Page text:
Helping Teach Healthy Hygiene Habits

boy washing hands at the sink in nursery

One of the goals of St. Hilda’s & St. Hugh’s early childhood program is to foster independence and self-help skills in young children, and teaching healthy hygiene habits is top of mind for parents. “At this age, personal hygiene moves from something parents and caregivers do for children to something children can do for themselves,” says Regina Hannon, R.N., St. Hilda’s & St. Hugh’s school nurse. “This is the perfect time to instill good habits that your children will stick with once they are old enough to handle them without your supervision.”

Nurse Hannon and her colleague Shauna Volson, R.N., are familiar faces among early childhood classes—their office is located on the second floor, in the midst of the Beginners, nursery, and junior kindergarten classrooms. The school’s 2, 3, and 4-year-olds rely on their guidance each day, and parents frequently turn to them for their thoughts on everything from potty training to nutrition. Despite the challenges of COVID, St. Hilda’s & St. Hugh’s program remains in-person, five days a week, and the nurses’ wisdom and experience are part of what has made that possible. Here is some of their advice:

1. START WITH THE BASICS—HAND WASHING

First, explain why it's important using simple terms: “We wash with soap and water to get rid of dirt and germs that could make us sick.” Children are more likely to cooperate if they understand why it’s important.

List the times when they need to visit the sink—before eating and after using the potty, blowing their noses, or playing outside—and offer frequent, gentle reminders.

Take them through the steps of hand washing—turn on the water (stick to cold to be safe); wet hands; pump the soap dispenser once (bright-colored or fruit-scented soap can be appealing); and lather up by rubbing together the front and back of hands and in between fingers. Frequently, little ones are impatient and barely get their hands wet.

Caregivers can make hand washing more fun, and last longer, by teaching children a song to sing while they wash their hands. An optimal length of time for children to spend washing hands is about 20 seconds, according to the Centers for Disease Control and Prevention (CDC). A verse of “Happy Birthday” or “Twinkle Twinkle Little Star” is a great option.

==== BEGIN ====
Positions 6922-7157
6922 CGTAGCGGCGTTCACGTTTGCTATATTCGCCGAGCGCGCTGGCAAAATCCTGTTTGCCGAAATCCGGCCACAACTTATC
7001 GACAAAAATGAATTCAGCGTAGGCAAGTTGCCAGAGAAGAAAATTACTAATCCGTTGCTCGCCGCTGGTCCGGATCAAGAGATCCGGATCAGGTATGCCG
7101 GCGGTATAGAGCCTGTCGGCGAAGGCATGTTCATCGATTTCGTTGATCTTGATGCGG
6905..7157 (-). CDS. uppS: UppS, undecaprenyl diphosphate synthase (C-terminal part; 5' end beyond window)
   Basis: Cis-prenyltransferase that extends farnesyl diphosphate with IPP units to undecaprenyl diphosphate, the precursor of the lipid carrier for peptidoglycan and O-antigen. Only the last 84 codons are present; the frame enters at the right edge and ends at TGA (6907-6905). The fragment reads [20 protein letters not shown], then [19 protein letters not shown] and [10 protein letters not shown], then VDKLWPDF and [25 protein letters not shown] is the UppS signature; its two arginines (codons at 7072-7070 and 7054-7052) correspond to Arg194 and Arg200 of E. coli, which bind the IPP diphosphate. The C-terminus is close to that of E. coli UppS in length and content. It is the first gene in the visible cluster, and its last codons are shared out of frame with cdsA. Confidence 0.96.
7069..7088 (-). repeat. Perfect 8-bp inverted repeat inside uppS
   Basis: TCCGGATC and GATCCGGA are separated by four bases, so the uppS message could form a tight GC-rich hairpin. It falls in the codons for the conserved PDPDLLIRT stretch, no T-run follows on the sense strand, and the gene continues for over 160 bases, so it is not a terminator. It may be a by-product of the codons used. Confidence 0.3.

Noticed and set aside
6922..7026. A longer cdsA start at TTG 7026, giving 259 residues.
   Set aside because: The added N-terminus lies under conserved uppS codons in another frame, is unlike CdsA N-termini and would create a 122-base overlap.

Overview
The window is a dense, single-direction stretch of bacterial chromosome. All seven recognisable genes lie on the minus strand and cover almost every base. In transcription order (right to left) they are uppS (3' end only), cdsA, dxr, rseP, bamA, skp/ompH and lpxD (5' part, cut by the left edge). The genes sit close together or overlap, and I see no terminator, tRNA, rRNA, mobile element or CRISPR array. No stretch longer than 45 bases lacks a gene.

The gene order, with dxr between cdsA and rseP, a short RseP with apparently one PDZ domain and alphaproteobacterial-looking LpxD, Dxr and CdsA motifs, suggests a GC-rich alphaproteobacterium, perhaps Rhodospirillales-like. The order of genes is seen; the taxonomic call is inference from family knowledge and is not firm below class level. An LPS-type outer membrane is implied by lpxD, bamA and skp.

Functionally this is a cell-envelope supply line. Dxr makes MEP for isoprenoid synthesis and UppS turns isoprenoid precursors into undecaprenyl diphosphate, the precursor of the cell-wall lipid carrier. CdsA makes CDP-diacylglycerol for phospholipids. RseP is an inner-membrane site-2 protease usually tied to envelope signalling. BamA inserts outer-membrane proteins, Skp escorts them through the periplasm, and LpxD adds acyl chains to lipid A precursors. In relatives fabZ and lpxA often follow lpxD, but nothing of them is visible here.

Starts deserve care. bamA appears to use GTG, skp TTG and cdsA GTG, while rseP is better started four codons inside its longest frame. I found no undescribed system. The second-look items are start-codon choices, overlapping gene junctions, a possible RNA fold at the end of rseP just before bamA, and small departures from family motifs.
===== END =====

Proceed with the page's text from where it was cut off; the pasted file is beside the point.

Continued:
2. BE AN EXAMPLE

To encourage your child to follow good hygiene practices, you must lead by example. Do little things like washing hands, cleaning the kitchen or the table, or brushing teeth, together.

3. FUN WITH HYGIENE

Don’t make hygiene a dreadful topic for children. Make it fun. Here are a few games and fun activities you can try to make personal hygiene fun for your children.

  • Germ Transfer Game

Germ Transfer is a fun game that teaches how germs get transferred from one person to another. Apply washable paint to your hands while the children cover their eyes, then pretend to sneeze. While their eyes are still closed, touch everything you can with your hands to spread the paint. Ask the children to find all of the places the paint went and to touch the paint. After the exercise, ask the children to count the number of locations the “germs” have been transferred to. Also, have them look at their hands covered in paint to show that they “got” germs from you because you didn’t wash hands after sneezing.

  • Glitter Hands

Glitter Hands is a fun game that shows children how long it takes to get rid of germs and helps them understand why they need to wash their hands for at least 20 seconds. Children like it because it lets them get a little dirty! (Parents might prefer to try this one outside!)

Take some glitter and sprinkle it on your child’s hands. Ask them to wash their hands to get all of the glitter off, using soap and tap water.

Glitter is naturally sticky and won’t go away with a quick rinse under the tap. It will take your child some time to get rid of all the glitter from the hands. Tell them that like glitter, germs can only be removed by washing hands for at least 20 seconds, not just a rinse.

  • Hygiene Matching Game

Teach your child about personal hygiene with a homemade matching game. Create 10 cards with pictures of hygiene products on them (toothbrushes, lotion, soap, nail clippers, hair brush, etc.) Then create 10 cards with corresponding body parts, such as a smiling mouth to match with toothbrush. You can print pictures you take with your camera or find images online. Place all cards face down, allowing players to flip two cards at a time looking for a match. If they do not find a match, they flip the cards over until they find the match to the card. This game teaches them what tools to use to take care of their own hygiene and tests their memory.

  • Hygiene Chart

Similar to a chore chart, a hygiene chart can be a fun way to give children recognition and rewards for a job well done. We know children love rewards! Some charts available have customizable options to incorporate hygiene tasks or you can find some simple hygiene charts online. Your child can enjoy the responsibility of putting a sticker on the chart and getting a small reward or prize once they have accumulated enough stickers for the week.